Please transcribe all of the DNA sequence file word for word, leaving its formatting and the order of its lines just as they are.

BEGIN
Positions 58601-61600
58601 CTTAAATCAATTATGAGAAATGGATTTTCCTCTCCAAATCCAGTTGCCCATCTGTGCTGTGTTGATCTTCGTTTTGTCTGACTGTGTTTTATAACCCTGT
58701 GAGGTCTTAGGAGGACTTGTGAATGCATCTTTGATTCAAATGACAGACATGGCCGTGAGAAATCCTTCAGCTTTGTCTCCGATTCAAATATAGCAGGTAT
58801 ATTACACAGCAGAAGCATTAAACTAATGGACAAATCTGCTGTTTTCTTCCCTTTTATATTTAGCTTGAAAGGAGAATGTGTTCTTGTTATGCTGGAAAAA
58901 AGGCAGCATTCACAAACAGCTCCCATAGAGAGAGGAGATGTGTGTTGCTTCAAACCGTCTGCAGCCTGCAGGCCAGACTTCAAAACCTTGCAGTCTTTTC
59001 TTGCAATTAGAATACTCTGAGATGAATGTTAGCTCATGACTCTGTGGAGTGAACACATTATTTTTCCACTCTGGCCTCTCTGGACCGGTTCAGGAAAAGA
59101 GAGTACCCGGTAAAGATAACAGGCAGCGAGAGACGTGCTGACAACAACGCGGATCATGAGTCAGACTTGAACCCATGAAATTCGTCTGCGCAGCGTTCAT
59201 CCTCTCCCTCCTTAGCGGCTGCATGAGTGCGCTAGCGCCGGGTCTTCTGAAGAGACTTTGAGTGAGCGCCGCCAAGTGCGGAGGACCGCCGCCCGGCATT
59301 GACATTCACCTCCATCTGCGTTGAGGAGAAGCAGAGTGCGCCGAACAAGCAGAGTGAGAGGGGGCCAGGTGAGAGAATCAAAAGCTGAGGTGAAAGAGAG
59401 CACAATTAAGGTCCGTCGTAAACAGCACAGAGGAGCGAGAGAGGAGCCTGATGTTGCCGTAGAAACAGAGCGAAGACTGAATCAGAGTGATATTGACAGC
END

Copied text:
Positions 58601-61600
58601 CTTAAATCAATTATGAGAAATGGATTTTCCTCTCCAAATCCAGTTGCCCATCTGTGCTGTGTTGATCTTCGTTTTGTCTGACTGTGTTTTATAACCCTGT
58701 GAGGTCTTAGGAGGACTTGTGAATGCATCTTTGATTCAAATGACAGACATGGCCGTGAGAAATCCTTCAGCTTTGTCTCCGATTCAAATATAGCAGGTAT
58801 ATTACACAGCAGAAGCATTAAACTAATGGACAAATCTGCTGTTTTCTTCCCTTTTATATTTAGCTTGAAAGGAGAATGTGTTCTTGTTATGCTGGAAAAA
58901 AGGCAGCATTCACAAACAGCTCCCATAGAGAGAGGAGATGTGTGTTGCTTCAAACCGTCTGCAGCCTGCAGGCCAGACTTCAAAACCTTGCAGTCTTTTC
59001 TTGCAATTAGAATACTCTGAGATGAATGTTAGCTCATGACTCTGTGGAGTGAACACATTATTTTTCCACTCTGGCCTCTCTGGACCGGTTCAGGAAAAGA
59101 GAGTACCCGGTAAAGATAACAGGCAGCGAGAGACGTGCTGACAACAACGCGGATCATGAGTCAGACTTGAACCCATGAAATTCGTCTGCGCAGCGTTCAT
59201 CCTCTCCCTCCTTAGCGGCTGCATGAGTGCGCTAGCGCCGGGTCTTCTGAAGAGACTTTGAGTGAGCGCCGCCAAGTGCGGAGGACCGCCGCCCGGCATT
59301 GACATTCACCTCCATCTGCGTTGAGGAGAAGCAGAGTGCGCCGAACAAGCAGAGTGAGAGGGGGCCAGGTGAGAGAATCAAAAGCTGAGGTGAAAGAGAG
59401 CACAATTAAGGTCCGTCGTAAACAGCACAGAGGAGCGAGAGAGGAGCCTGATGTTGCCGTAGAAACAGAGCGAAGACTGAATCAGAGTGATATTGACAGC